Thoughts of spring

Thursday, March 19, 2020

We’ve been enjoying a few days of warm weather lately and that means people are out cleaning up yards or shelter belts.

If your thoughts are turning to pruning, please consider these ideas before you prune or hire an arborist. Keep two things in mind when considering large tree pruning.

First, each tree species takes on a characteristic shape and form because of its genetic makeup and local environment. Pruning may change its appearance temporarily, but not permanently.

Appreciate the natural growth form of each species and try to enhance this when you prune. Second, pruning of any kind places some stress on a tree by removing food producing leaves, creating wounds that require energy to seal, and providing entry of disease.

This doesn’t mean you shouldn’t prune. It means you should do it only when you have a good reason and then do it carefully and wisely. Pruning should help the tree!

When to prune trees. Pruning of dead branches can be done at any time of the year since you do not cut into any live tissue.

For all non-flowering trees, pruning is best in late winter before the buds start to swell. The second best time is mid-summer which allows for better shaping and dead limb removal as the leaves are on. For flowering trees, it is best to wait after they flower to prune as pruning in late winter may remove all of the flowering buds.

Pruning in summer should be moderate or slight in order to discourage excessive sprouting and loss of food production due to removal of foliage. It is always better to prune a tree-in-need at any time of the year then to leave it unpruned.

Types of pruning. Several types of pruning may be necessary to maintain the health and attractiveness of a tree. Cleaning is perhaps the most obvious type of pruning. It involves the removal of dead, dying, diseased, and low-vigor branches from the crown of a tree. Thinning, another technique, is the selective branch removal. Thinning, improves the structure, light penetration, and air movement through the crown.

Raising a third method of pruning, removes the lower branches from a tree to provide clearance for buildings, vehicles, pedestrians, and vistas. Another type of pruning, reduction, reduces the size of the tree. Reducing a tree’s height or spread is best done by pruning back the leaders and branch terminals to secondary branches. When done properly, reduction helps maintain the form and structural integrity of the tree.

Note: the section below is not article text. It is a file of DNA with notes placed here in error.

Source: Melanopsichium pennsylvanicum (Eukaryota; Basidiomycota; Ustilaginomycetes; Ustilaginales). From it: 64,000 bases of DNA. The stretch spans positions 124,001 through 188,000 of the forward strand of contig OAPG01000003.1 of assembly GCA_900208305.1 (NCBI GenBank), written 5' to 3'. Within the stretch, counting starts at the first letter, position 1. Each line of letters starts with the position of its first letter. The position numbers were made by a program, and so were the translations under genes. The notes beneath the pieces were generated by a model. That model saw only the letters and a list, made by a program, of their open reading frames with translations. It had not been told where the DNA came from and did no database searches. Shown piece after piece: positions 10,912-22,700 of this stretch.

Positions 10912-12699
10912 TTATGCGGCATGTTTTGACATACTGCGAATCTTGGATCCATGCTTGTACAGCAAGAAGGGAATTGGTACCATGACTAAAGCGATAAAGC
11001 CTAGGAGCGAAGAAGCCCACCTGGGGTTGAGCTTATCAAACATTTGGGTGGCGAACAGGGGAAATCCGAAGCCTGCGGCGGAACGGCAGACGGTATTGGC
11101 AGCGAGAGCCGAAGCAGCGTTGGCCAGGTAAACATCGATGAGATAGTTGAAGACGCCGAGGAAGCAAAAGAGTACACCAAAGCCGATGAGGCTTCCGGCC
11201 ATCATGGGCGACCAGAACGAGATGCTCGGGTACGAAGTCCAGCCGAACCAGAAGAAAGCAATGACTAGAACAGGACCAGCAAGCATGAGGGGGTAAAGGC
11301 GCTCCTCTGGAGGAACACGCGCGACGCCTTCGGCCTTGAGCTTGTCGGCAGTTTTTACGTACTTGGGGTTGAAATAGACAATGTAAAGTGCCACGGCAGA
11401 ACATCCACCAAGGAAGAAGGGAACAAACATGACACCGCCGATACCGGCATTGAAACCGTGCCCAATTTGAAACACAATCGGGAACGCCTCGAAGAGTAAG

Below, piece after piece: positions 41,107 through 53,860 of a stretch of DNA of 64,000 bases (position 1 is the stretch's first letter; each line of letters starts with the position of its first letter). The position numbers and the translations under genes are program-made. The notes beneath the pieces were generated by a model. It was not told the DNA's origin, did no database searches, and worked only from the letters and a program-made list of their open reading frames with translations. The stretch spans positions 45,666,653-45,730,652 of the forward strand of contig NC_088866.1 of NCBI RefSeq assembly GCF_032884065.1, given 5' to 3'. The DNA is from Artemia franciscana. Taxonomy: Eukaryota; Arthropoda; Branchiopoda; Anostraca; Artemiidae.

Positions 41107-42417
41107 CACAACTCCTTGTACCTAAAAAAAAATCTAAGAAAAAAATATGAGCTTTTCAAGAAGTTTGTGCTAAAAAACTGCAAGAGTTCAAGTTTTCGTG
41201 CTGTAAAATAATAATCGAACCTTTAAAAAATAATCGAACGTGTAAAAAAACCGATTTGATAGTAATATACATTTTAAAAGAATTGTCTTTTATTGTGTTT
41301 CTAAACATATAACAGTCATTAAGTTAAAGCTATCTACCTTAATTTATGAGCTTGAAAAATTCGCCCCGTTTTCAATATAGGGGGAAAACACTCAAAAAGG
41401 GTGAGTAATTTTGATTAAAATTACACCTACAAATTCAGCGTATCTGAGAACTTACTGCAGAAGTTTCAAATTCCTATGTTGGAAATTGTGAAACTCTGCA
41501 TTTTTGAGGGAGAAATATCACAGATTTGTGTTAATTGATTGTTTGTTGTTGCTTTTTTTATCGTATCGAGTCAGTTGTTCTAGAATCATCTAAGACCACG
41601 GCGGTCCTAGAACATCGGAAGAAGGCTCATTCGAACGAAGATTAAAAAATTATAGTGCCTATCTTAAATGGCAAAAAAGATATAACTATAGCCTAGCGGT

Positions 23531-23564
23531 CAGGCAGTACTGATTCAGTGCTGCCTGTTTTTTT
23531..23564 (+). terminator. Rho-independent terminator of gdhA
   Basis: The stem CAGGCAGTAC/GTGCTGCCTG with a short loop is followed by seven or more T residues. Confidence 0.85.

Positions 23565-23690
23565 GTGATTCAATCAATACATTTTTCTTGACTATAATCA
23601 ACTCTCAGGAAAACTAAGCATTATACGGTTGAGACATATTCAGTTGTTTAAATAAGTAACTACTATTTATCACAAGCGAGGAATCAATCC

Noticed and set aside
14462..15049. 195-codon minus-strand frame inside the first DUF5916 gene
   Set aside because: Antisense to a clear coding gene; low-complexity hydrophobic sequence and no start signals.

Quite the opposite method of pruning is topping. Don’t top trees. Topping is often the most harmful tree pruning practice known and is never recommended.

Topping is the removal of major portions of a tree’s crown by cutting the branches to stubs (Figure 1). Topping reduces the tree’s food production, creates large wounds that invite disease, and destroys the natural growth habits of the tree.

Topping is by far the most expensive form of tree pruning in the long run. A topped tree will require continual attention and follow up treatment for the remainder of its life. Also, the value of a topped tree will be significantly decreased, whereas the value of a properly pruned tree will only increase with time.

For more information on tree pruning, contact Lee Schmelzer, the Stillwater County Agriculture and Natural Resource Extension Agent at 322-8035. Additional information on tree pruning can be found in these resources: Pruning Deciduous Trees by Robert S. Logan and Steven B Larsen, MSU MontGuide MT199304AG; Pruning and Trimming Your Trees, Dr. Peter Kolbb, MSU Extension Forester; Pruning Fruit Trees in Montana, Cheryl Moore-Gough and Robert Gough, MSU MontGuide MT 199215AG.

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